What is an ADU?
Carriage house. Granny flat. Mother-in-law suite. Alley house. Over the years, these structures have gone by a variety of names. Currently, they are most commonly referred to in city zoning departments as “Accessory Dwelling Units” or ADUs. In many areas of the country ADUs were commonplace. As cities grew, many cities outlawed them, but they are making a comeback as the needs of cities evolve.
Many homeowners are turning to ADUs for the versatility they offer and benefits they can provide, including:
Short term rentals — Online short term rental sites like airbnb.com and vrbo.com have become increasingly popular resources for travelers in recent years. This has also been a lucrative option for homeowners with attractive living spaces near tourist destinations.
Long term rental — Become a landlord without giving up space in your home or even buying a second property. With an ADU, your rental property is where you can always keep an eye on it.
Mother-in-law suite — If you have an aging family member that you need to take care of, an ADU can be an ideal solution. They can maintain their autonomy with their own standalone home, but they can have family nearby when needed.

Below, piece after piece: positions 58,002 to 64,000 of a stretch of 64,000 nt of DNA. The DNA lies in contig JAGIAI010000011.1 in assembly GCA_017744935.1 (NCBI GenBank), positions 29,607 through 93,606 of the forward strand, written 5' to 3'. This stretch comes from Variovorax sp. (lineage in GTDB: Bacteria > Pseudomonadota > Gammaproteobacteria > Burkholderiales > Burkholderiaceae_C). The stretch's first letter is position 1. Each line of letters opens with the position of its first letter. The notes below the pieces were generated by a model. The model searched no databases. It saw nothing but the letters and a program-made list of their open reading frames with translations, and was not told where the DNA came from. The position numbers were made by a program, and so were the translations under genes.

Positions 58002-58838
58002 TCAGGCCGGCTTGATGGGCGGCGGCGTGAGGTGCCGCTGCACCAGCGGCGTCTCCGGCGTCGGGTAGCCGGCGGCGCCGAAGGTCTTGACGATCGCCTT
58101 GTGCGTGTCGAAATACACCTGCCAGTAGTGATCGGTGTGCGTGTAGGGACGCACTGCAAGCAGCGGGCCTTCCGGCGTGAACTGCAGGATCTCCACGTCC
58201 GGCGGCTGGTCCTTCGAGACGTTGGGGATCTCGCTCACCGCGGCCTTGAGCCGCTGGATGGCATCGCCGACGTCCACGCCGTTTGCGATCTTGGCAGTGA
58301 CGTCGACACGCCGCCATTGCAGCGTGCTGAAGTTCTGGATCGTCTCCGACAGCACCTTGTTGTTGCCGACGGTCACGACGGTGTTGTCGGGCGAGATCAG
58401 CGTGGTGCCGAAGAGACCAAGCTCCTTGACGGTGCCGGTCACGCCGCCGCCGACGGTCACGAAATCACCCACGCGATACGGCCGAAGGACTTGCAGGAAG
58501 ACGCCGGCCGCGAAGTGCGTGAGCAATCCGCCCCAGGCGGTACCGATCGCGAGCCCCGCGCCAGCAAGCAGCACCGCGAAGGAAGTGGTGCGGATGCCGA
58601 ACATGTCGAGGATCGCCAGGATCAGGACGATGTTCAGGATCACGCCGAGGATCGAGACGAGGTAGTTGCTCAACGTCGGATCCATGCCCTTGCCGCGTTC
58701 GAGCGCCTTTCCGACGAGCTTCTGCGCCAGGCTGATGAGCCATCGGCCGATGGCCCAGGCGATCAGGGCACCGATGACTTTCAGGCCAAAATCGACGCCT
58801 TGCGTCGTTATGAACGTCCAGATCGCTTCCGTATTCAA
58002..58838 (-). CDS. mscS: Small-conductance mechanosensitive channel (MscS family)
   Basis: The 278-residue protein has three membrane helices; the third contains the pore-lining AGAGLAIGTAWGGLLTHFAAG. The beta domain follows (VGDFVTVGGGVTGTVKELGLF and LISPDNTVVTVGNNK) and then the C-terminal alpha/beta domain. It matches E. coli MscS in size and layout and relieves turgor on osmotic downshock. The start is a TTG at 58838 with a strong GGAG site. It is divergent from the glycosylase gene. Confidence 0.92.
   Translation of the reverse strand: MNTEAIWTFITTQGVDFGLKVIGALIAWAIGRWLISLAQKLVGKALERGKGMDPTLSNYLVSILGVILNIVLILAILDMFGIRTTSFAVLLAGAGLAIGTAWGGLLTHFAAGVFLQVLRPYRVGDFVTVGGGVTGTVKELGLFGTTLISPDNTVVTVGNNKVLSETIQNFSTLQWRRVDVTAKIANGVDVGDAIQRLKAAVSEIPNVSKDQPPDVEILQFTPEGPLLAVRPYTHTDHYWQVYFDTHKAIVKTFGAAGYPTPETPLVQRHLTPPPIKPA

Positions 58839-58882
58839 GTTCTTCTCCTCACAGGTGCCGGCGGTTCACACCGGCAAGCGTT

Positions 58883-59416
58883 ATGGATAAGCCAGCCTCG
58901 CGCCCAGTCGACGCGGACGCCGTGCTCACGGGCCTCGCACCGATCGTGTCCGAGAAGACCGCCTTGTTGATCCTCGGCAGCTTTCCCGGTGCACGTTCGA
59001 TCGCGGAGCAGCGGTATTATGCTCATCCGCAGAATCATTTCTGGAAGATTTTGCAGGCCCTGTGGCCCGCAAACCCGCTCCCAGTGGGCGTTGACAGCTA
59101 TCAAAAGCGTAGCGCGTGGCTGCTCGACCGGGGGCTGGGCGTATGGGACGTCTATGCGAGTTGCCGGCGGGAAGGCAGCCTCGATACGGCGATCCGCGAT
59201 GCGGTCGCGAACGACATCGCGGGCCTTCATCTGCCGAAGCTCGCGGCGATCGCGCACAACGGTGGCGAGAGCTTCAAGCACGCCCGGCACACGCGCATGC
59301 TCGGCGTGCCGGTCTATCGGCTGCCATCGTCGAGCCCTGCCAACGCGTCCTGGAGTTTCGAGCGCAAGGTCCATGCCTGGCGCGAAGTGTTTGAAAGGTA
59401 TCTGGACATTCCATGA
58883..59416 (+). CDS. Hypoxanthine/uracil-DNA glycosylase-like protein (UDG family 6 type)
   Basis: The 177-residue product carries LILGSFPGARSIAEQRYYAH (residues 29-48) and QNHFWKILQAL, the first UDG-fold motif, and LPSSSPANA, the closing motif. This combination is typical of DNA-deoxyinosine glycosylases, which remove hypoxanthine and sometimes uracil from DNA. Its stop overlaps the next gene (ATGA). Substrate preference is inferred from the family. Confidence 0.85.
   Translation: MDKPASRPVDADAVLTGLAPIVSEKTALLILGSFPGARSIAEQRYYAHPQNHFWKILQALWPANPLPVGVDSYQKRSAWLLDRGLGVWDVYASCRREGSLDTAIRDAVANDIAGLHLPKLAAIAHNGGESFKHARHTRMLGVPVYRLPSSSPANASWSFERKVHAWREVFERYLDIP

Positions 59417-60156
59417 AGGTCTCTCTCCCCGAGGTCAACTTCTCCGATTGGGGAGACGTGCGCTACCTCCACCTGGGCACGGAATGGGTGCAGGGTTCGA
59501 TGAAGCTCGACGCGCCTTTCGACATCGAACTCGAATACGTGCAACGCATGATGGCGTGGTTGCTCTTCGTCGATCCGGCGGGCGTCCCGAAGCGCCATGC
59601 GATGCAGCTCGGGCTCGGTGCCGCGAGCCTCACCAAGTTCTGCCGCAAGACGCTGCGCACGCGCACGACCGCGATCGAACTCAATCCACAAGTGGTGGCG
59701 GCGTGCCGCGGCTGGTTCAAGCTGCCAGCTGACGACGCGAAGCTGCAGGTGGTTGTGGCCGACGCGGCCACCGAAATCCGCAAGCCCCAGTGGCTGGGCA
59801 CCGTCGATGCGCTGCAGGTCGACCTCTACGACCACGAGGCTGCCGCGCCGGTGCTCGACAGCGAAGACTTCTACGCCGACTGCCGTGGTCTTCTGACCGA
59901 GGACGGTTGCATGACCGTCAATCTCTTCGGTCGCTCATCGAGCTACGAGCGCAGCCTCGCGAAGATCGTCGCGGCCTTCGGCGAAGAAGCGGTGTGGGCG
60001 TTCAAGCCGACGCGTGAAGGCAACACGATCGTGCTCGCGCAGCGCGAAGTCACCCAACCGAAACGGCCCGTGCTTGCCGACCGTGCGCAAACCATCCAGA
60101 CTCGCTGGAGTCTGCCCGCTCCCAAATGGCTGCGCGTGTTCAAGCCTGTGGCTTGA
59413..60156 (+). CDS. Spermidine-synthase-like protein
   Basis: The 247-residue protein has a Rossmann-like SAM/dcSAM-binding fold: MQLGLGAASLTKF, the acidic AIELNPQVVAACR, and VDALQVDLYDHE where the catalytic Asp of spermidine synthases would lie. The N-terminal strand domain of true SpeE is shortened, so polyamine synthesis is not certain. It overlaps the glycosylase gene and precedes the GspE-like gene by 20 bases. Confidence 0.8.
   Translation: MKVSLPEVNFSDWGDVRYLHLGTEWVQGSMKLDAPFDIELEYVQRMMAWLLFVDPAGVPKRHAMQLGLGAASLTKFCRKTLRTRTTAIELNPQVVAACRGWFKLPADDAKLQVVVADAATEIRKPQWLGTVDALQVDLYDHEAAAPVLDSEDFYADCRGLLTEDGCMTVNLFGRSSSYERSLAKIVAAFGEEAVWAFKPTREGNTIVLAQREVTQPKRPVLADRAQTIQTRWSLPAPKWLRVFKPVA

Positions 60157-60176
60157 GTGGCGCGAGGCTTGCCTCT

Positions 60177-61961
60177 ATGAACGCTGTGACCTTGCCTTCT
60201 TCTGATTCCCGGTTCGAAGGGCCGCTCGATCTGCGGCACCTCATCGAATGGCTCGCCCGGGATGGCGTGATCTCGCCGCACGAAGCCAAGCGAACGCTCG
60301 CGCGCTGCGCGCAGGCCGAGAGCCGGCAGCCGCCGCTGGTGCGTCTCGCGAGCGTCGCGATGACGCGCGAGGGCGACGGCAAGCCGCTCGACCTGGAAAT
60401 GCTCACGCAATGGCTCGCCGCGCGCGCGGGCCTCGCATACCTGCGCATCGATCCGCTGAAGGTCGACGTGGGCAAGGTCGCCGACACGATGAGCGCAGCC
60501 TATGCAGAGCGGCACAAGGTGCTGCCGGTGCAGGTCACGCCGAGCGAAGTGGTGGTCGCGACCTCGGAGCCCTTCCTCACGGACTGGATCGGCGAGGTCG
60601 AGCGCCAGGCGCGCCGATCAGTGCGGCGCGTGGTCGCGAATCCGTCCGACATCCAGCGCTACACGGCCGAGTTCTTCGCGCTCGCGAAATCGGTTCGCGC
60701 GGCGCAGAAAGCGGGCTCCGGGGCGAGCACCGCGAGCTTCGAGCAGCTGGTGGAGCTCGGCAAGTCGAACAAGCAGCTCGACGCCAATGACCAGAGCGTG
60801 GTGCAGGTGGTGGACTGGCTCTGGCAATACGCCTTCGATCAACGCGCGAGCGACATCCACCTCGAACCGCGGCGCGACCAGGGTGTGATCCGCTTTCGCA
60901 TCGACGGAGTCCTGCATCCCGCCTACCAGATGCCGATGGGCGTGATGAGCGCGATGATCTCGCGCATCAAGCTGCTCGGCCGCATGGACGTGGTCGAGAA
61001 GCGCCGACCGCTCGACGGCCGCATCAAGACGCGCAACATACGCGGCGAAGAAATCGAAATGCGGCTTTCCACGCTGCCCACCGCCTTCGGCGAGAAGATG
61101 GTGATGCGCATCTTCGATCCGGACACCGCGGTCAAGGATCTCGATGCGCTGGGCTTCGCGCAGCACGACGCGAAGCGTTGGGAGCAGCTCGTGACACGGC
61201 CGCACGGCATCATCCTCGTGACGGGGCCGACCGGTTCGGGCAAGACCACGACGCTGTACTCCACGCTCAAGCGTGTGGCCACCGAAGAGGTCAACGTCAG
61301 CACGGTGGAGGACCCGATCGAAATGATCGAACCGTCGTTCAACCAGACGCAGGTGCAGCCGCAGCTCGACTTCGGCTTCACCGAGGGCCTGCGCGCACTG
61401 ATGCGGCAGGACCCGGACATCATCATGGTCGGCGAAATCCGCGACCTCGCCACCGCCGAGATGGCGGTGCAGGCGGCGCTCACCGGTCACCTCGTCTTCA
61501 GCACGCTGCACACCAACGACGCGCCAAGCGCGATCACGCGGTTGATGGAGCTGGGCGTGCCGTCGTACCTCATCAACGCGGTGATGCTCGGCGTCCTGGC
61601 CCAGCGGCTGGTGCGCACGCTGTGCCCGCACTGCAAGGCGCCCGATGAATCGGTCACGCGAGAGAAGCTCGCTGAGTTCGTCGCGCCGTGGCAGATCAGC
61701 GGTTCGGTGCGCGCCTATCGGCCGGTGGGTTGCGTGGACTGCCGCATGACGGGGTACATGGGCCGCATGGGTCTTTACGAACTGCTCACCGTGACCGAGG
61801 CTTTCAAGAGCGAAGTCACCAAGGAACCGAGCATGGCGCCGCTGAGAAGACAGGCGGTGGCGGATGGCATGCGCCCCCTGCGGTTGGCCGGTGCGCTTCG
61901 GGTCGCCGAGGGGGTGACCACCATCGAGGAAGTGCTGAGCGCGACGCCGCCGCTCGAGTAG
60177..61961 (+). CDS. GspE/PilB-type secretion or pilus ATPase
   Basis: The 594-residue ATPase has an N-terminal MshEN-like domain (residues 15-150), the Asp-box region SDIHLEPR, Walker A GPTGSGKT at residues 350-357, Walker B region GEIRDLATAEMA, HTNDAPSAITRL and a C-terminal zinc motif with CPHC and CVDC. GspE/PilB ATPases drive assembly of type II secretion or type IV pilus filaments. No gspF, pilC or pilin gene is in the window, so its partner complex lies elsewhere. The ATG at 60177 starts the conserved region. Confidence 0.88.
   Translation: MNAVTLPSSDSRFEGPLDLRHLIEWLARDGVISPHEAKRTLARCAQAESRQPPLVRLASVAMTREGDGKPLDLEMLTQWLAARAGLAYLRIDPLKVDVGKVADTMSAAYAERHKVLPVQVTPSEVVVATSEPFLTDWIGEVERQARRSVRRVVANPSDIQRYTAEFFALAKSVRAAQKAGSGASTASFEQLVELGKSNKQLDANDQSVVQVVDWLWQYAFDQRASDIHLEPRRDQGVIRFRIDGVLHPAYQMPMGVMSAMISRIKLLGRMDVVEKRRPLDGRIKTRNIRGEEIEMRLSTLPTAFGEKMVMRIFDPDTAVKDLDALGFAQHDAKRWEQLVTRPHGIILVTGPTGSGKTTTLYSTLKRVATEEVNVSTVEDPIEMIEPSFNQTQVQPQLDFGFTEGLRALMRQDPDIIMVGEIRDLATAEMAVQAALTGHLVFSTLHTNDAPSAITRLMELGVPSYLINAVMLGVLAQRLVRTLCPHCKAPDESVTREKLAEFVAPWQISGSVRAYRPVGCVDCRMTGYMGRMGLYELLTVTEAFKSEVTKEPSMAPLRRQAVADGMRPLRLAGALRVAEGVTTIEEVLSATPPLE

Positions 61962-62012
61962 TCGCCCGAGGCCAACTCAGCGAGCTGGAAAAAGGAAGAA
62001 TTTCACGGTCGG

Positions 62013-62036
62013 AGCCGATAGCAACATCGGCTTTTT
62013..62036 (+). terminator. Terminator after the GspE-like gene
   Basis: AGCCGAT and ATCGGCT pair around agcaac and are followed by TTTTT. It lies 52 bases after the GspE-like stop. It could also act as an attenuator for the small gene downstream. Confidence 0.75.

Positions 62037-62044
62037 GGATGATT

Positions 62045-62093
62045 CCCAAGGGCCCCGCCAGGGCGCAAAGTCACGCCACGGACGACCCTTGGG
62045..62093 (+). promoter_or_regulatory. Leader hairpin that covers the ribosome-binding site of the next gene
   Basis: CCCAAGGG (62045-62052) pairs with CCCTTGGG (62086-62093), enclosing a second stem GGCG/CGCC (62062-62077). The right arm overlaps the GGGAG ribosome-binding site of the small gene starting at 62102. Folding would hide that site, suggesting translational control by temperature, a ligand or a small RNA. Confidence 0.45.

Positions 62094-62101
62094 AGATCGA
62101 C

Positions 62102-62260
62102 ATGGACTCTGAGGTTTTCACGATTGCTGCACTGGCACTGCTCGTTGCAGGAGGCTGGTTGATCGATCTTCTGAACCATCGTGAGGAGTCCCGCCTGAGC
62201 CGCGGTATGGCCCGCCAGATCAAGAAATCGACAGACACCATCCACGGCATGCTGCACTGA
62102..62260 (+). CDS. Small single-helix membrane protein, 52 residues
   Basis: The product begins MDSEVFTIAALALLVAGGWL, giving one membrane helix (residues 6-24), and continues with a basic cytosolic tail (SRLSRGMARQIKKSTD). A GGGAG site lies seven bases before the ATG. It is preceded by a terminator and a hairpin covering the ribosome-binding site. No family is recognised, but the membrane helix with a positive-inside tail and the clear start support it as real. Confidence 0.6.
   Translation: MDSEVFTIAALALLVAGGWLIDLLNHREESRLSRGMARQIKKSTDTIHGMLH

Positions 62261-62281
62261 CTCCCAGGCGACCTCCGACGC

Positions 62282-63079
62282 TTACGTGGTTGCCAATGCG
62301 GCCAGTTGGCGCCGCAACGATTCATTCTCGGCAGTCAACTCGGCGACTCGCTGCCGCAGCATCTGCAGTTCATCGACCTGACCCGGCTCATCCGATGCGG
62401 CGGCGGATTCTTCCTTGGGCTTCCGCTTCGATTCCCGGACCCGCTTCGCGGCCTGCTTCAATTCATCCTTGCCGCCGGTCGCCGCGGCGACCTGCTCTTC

Your second option — Are you an empty nester with more home than you need? Did an economic downturn or loss of job change your financial situation? Are you looking to simplify after retiring? No matter what your reason, an ADU offers you the option to downsize your home to the smaller unit and to rent out your primary home. Having a choice is always a plus.
This is should be a prospective customer's number one call to action, e.g., requesting a quote or perusing your product catalog.